Each fall, the American Hospital Association publishes its Environmental Scan, a succinct forecast of the major trends that will impact health care organizations in the coming year. The report uses a variety of research data points to reflect on issues underlying trends in such areas as consumer habits, technology, public policy and more.
Much of what’s in this document speaks directly to senior leadership at member hospitals, but there are also many great takeaways for those who design, build and maintain America’s hospitals.
For example, you can find important observations about what’s shaping the way patients are and will be receiving their care — from traditional health care spaces to retail locations. The report also highlights important facts about challenges the health care community faces in behavioral health. For example, the report notes that more than half of U.S. counties — all rural — have no practicing mental health clinicians.
You’ll also learn about the growing financial toll violence is taking on the health care system and the communities hospitals serve. For instance, the Centers for Disease Control and Prevention estimates the direct cost of violence for nonfatal injuries totals $5.6 billion per year, with indirect costs totaling nearly $65 billion. The scan also notes that workers in health care and social assistance settings are five times more likely to be victims of nonfatal assaults or violent acts than workers in all other occupations.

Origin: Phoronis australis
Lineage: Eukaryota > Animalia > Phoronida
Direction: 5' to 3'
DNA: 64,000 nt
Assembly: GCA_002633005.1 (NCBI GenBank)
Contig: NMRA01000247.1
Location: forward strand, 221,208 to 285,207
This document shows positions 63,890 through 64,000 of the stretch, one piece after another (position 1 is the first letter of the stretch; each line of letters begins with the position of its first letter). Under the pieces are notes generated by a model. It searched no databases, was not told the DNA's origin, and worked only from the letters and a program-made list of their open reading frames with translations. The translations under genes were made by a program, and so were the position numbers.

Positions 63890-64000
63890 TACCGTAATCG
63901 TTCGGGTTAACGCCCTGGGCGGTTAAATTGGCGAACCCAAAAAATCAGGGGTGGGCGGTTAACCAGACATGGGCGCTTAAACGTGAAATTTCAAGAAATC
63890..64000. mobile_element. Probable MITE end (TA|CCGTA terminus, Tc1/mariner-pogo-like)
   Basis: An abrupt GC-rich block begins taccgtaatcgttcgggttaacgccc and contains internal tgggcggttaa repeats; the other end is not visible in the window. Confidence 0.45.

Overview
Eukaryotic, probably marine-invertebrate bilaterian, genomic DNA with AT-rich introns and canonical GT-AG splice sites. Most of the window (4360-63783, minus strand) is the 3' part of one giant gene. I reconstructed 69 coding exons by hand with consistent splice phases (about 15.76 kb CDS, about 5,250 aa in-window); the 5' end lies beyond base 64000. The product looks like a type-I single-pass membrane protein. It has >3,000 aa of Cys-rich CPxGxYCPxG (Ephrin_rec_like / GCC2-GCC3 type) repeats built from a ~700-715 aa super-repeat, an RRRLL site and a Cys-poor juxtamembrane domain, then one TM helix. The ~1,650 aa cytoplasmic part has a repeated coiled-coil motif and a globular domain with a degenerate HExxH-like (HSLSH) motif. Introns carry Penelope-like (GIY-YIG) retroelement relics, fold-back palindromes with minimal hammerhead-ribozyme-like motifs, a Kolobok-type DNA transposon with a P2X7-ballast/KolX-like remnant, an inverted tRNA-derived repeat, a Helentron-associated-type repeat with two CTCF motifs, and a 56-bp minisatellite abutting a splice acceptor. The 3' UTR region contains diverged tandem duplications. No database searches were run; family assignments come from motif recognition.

In another area that has ramifications for patient and staff safety, the Environmental Scan notes that nearly 20,000 deaths occurred in 2014 due to overdoses of prescription opioids. That same year, more than 10 million people reported using prescription opioids for non-medical reasons.
Finally, in the science and technology section, you’ll find interesting facts about the rapid rise in the use of video technology to support telehealth programs.
Data like these underscore the important role and challenges that facilities designers and managers face in working to create and maintain environments that help to support a more responsive, cost-effective and efficient care delivery system — and one that is attentive to America’s most distressed and vulnerable patients.
For deeper perspectives on what’s in the Environmental Scan, the following resources also offer valuable insights: